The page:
First-time corned beef cure, long-time hypochondriac

I wanted to cure my own beer for the holiday, and at this point feel like I’m due for major disappointment.

I’m following the Michael Ruhlman by way of Simply Recipes home curing guide (https://www.simplyrecipes...), and from step one I feel like the curing gods are conspiring against me.

Local supermarkets didn’t have brisket, so I made my first online purchase from a “high-end” grocer. The delivery was not what I ordered, and instead of 3lbs brisket I got 3lbs chuck split among 3 separate pieces of meat.

Reading that I can substitute for curing, I made my brine. Here’s where my paranoia comes in.

The Ruhlman/SR recipe says 5 TSP Prague Powder per 5lbs (whole) brisket. Having 3lbs, I assumed it was a 1:1 ratio. So my brine has 3 TSP powder and my 3 separate pieces of chuck (@ ~1lb each piece) are curing in my fridge as I type. (Picture included.)

Is the meat safe to eat after the cure? Is there a 1:1 conversion for this meat on a 5-7 day curing cycle? Does having 3 separate chunks of chuck vs. 1 whole piece of brisket mean the smaller pieces are getting a more concentrated, toxic infusion of Prague Powder?

With 3 days left to go until I plan to bake (not boil) these suckers, would gladly appreciate some guidance as a first time curer.

Thank you!

  • Posted by: Athay
  • March 14, 2020
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Lori T. March 14, 2020
The original point of curing meat in a spiced brine was simply to try to preserve it. The "corn" part of corned beef is referring to the salt crystals, and does not require a specific cut of beef. Before refrigeration, beef had to be heavily salted to help dry and preserve it for transport or keeping. The brine was originally just a way to remove the excess salt, while introducing some other flavors into the mix. So you can use whatever cut of beef you like, and your chuck roast pieces will do just fine. You are not going to poison yourself with the curing salt, so relax. I won't bore you with the technical explanation- suffice to say your meat won't absorb it all out of the solution. It takes several days for the brine to even penetrate the full thickness of the meat- which is why the long soak process. If meat isn't soaked long enough, when you cook it, you will notice that the nice pink color you were expecting doesn't quite get all the way to the center of the meat, and it will look just like it always does. If your cure is complete- that is it penetrates the full thickness, then you get the nice pink color all thorough the cooked piece. Still tastes good, either way- even if you get a small uncured strip in the center.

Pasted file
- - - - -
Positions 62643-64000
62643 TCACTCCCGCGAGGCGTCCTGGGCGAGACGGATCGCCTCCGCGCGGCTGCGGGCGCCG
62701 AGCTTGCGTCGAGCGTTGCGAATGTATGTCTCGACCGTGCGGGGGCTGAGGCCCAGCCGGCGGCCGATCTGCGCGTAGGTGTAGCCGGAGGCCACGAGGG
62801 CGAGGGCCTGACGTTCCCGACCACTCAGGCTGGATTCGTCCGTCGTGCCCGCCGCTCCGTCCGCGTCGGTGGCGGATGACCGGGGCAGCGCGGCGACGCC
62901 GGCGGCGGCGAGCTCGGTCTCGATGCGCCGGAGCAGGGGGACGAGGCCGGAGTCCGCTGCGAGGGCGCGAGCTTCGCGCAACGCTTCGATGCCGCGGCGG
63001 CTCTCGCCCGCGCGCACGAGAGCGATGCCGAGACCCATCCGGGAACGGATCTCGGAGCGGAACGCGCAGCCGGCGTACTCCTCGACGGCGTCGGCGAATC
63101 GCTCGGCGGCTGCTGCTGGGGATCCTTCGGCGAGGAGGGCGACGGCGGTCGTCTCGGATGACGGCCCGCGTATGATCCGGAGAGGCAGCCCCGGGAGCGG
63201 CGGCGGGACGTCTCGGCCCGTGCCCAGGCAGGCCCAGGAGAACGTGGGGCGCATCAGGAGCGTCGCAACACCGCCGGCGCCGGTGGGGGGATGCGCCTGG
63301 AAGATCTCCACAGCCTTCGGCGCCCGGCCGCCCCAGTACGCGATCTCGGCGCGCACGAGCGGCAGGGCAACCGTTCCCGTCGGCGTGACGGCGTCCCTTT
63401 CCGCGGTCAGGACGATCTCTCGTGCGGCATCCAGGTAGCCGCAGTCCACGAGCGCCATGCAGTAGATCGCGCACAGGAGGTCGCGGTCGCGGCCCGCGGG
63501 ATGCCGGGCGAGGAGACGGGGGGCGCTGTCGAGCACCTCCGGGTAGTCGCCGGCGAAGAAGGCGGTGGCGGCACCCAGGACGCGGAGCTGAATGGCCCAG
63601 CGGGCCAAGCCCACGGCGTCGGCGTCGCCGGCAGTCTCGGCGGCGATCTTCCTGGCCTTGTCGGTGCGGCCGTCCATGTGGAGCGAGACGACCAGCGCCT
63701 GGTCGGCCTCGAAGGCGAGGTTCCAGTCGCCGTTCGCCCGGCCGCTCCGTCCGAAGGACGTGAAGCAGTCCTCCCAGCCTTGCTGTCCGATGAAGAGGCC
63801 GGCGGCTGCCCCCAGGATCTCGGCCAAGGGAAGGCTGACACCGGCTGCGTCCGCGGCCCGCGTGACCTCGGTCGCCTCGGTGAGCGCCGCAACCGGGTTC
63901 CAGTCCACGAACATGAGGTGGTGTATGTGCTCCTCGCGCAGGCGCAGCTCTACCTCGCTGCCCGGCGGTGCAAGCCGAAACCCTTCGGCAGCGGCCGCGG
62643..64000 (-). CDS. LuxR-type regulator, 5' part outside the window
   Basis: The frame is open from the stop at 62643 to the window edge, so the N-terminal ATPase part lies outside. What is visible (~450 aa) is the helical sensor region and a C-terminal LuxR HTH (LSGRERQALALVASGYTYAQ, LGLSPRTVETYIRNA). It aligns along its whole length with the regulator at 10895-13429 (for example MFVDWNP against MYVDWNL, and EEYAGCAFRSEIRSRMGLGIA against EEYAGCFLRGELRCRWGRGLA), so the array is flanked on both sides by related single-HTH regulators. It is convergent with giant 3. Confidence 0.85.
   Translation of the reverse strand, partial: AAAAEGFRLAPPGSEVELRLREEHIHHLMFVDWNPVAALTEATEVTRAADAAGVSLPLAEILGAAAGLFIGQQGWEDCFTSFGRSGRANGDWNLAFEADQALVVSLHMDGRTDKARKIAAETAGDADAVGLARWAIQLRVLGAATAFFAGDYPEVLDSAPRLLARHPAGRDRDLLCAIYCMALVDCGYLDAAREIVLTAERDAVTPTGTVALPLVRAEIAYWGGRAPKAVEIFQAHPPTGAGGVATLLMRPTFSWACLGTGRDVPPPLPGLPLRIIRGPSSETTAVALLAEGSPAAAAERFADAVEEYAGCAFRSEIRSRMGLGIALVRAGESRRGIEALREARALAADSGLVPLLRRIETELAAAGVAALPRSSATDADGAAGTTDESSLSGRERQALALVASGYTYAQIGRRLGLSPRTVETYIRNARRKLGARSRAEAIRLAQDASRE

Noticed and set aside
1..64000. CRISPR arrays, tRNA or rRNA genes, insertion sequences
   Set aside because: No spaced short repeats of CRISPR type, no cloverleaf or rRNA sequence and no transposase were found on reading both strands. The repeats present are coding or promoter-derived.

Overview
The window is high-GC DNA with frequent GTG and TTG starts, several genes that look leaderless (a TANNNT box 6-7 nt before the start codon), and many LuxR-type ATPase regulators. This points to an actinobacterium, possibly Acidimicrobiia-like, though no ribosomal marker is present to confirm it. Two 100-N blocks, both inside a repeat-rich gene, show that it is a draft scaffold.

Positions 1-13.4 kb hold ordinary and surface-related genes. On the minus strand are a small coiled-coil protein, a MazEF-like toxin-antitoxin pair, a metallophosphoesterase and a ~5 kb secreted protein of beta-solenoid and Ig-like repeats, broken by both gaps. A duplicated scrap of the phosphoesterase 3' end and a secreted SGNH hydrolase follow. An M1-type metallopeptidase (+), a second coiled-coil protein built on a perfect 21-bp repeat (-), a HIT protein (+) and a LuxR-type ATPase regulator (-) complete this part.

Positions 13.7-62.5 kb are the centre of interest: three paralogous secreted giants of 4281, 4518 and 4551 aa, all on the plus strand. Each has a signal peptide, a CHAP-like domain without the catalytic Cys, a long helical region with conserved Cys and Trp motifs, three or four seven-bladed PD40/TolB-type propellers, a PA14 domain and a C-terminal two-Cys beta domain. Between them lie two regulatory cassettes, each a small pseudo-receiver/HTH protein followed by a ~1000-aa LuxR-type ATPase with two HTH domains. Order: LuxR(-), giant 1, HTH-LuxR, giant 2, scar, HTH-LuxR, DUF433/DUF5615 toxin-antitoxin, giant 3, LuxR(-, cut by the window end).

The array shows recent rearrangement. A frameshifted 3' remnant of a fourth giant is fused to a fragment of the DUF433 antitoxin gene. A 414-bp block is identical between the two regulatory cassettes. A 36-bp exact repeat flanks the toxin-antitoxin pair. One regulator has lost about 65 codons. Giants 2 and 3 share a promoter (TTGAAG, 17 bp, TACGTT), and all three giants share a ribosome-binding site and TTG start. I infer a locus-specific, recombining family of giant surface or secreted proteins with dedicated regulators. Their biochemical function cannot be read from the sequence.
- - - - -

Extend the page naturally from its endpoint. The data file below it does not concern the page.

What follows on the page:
When it comes time to cook your meat, I recommend you do so the way you would ordinarily do a chuck roast. It would like some braising liquid, even in the oven, though. Personally, I don't care to boil corned meats either- even on the stovetop I do a braise. No point in having a pot full of flavor cooked out of your meat that you end up pouring down the drain.

So relax a bit. I was nervous the first time I cured a cut of beef on my own too. But you know, as a rule- meat you cure yourself most always tastes better than what you buy ready done. Modern methods inject the cure, rather than allowing time to do the job. It makes the process faster, not better. Your way is going to work out better in the end. So hang in there, and be rewarded in a couple days' time.
HalfPint March 14, 2020
I don’t think you have anything to worry about. The amount of the Prague’s Powder sounds right given the amount of meat you have. As for the cut of meat, that should also be ok.
I also would not worry about toxicity. Meat is not a sponge which is why the curing process takes almost a week. It takes time to penetrate muscle which is primarily what meat is. Given your thinner cuts if chuck, I think your corned beef might be ready now, though I don’t think a few extra days is going to do any harm.

When you are ready, take out your meat. Rinse off the curing solution and pay dry since you will be baking it.

Btw, I am very interested in how you will be baking it. I prefer baking to boiling. Texture is better and it’s easier to slice.

Good luck! Let us know how it went :)
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